What then does Malaysia need to have for the future? To begin with, the future will very much depends on leaders who think about the interest of the whole country and not merely a specific ethnic group. Serving the interest of Malaysia will inevitably serve the interest the poor and underprivileged members of our society. Malay interest (in terms of helping the poor and marginalized) will still be protected. Of course, there is no need to protect Malay thieves whether they just stole smartphones or billions of ringgit. Fighting for “ketuanan Melayu” has become of a euphemism and is really more about serving the Malay elite and their non-Malay backers.

Malaysia also need to overcome its highly partisan political culture and embrace bi-partisanship that brings the best leaders from all parties into government. In some countries leaders from opposition parties are also included in the cabinet. Why can’t Malaysia have the best leaders? Why can’t Malaysia have a cabinet that includes Dato Saifuddin Abdullah along with Rafizi Ramli, Dato Saifuddin Nasution, Tony Puah, Dr Mujahid Rawa dan Dr Dzulkefly Ahmad in it? Wouldn’t this mix send a message of credibility and competence more than an UMNO-PAS alliance supported by the likes of ISMA, PERKASA, PEKIDA, the Low Yatt rioters and a self-hating ultra histrionic Chinese lecturer-cum-preacher? Would this start the healing process that is needed to make this country competitive again? Malaysia needs to unite all its people not just one ethnic group. The future of the Malays, and all marginalized communities depends on all Malaysian coming together to uplift this nation and all communities in it. As Ian Mitroff said it, power that is shared is power that grows.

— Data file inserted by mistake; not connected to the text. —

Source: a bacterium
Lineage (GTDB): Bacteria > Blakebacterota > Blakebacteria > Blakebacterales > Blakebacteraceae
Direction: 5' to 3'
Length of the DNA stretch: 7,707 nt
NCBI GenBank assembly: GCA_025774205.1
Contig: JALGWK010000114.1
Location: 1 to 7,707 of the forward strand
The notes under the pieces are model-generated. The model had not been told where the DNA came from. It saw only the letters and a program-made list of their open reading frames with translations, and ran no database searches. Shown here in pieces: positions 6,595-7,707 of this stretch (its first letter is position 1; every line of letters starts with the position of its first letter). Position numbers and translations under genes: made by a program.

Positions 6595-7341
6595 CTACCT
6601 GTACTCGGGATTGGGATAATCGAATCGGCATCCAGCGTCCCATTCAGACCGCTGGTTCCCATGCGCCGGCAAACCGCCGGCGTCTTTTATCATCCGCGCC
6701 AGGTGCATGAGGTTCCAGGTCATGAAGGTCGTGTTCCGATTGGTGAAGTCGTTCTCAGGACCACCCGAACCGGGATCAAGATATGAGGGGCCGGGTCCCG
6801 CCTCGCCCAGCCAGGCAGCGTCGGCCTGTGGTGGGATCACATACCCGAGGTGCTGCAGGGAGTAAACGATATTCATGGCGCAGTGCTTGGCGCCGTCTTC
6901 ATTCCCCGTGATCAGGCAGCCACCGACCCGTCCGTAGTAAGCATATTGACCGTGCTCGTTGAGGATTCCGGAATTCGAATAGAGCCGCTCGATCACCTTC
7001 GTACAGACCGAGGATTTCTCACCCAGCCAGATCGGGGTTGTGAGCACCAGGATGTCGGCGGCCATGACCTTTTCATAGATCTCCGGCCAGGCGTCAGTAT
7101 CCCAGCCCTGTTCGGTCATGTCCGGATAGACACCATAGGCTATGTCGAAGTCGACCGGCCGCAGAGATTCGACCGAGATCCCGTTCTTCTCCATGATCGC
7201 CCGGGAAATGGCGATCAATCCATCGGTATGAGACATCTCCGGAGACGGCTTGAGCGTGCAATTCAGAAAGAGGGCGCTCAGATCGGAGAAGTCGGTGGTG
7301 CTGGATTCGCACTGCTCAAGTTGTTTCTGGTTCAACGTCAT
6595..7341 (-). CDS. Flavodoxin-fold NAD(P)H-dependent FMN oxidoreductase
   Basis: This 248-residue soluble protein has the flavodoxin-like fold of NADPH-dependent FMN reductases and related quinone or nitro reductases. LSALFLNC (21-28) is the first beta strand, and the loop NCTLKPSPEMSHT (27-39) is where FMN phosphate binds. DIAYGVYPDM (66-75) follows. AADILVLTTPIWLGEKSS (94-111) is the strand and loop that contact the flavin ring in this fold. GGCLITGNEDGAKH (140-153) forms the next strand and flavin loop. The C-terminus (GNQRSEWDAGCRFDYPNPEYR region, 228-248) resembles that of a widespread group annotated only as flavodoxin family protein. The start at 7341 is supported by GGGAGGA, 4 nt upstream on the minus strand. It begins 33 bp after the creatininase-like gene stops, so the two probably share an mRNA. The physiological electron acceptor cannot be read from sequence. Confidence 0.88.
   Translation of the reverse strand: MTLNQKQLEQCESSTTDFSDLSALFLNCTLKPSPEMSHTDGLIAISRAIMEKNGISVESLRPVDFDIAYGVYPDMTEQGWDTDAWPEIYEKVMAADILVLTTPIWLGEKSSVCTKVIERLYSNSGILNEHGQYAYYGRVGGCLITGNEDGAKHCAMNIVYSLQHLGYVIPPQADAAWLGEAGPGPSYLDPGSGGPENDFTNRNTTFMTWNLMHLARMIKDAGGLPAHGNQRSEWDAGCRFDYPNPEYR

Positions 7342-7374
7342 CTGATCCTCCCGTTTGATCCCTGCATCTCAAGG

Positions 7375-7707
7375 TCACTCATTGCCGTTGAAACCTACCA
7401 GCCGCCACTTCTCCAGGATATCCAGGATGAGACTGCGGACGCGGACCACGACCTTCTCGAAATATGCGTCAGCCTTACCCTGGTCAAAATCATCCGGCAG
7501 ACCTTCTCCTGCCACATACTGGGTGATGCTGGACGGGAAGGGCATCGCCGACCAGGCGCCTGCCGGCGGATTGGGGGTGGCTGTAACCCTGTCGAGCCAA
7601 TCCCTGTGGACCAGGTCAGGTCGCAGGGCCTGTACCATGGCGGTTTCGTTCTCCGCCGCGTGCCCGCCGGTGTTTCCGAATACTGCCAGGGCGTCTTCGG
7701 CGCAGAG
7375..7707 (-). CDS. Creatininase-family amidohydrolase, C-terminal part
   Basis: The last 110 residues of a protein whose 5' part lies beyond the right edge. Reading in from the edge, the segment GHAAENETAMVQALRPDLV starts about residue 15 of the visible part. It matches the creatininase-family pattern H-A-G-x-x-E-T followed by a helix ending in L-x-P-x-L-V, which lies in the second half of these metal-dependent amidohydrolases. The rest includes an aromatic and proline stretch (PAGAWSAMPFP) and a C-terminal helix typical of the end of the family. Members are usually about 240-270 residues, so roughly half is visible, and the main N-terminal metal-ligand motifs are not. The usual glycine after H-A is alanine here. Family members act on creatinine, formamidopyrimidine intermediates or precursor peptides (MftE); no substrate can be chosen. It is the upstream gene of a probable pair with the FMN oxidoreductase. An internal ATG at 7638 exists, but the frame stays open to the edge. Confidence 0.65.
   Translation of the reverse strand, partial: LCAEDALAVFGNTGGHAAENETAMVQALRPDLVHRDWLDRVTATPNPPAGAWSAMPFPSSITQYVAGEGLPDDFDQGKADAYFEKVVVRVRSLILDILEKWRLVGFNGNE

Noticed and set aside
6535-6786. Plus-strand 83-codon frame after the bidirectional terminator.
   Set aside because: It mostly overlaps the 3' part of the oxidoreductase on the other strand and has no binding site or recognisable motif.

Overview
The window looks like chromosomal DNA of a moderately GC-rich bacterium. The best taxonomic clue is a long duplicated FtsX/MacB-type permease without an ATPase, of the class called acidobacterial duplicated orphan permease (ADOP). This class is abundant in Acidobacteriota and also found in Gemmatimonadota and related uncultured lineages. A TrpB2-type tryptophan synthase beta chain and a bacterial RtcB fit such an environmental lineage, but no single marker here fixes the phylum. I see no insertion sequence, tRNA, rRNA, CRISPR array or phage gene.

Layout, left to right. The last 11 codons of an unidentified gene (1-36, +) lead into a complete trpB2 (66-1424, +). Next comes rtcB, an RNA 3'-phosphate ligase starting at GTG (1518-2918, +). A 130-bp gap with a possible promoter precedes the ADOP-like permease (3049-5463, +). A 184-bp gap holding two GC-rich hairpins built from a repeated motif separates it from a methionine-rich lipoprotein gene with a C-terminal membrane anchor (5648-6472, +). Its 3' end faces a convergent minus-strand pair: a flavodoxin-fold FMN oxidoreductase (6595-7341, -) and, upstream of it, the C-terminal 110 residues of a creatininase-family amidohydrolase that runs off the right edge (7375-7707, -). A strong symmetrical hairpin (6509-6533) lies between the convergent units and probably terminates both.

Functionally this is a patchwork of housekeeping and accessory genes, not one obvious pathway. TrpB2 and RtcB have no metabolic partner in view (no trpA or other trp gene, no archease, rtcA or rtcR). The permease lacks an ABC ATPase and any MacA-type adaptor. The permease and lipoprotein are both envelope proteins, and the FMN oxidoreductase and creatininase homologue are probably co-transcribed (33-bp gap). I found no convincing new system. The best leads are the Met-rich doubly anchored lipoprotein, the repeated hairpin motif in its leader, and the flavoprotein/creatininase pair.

Ironically enough, an early example of this form of political openness and inclusiveness can be found in the Madinah constitution during time of Prophet Muhammad pbuh. Muslims were actually the minority when the Prophet and his companions from Mekkah migrated to Madinah. The Madinah constitution was a covenant that included the Christians, Jews and idol worshippers who resided in Madinah. Article 26-35 of the constitution lists 8 Jewish tribes that are participants of the covenant. It is interesting that the constitution used the term “ummah wahidah” or “one nation” to refer to all the parties to the covenant. The Prophet himself reminded his companions to treat the others equally and to grant them all their rights. It is ironic that the Prophet established a political system that was inclusive that cut across religious and ethnic boundaries but some Muslims in Malaysia are turning more tribal and reclusive in their outlook. The Muslims in Madinah became strong not because they subjugated other communities. Instead, the Muslims treated them with respect and as equals. The non-Muslims reciprocated by joining in the defense of Madinah when polytheist army laid siege to it. There were some glitches in the relationship when 3 of the Jewish tribes betrayed the covenant. However, other non-Muslim communities, including the other Jewish tribes, remained faithful to the Madinah constitution. Perhaps it is time to revisit the spirit of the Madinah constitution to learn some lessons for the future of Malaysia.

Coming back to Malaysia, doing more of the same using the same old political equation and expecting a different result is definitely insanity. It takes a leader with a lot of imagination and moral courage to lead this paradigm shift. It should not matter where this leader comes from. If an UMNO leader appears and shows the willingness to take this step we should support him or her. Likewise, we should be prepared to accept a leader from outside UMNO who shows the moral courage to embrace and lead this paradigm shift. However, if the only equation leaders of this country can come up with is an unimaginative and recycled version of the post May 1969 equation that brought UMNO and PAS together under BN, we have little reason to be optimistic. Qua vadis Malaysia.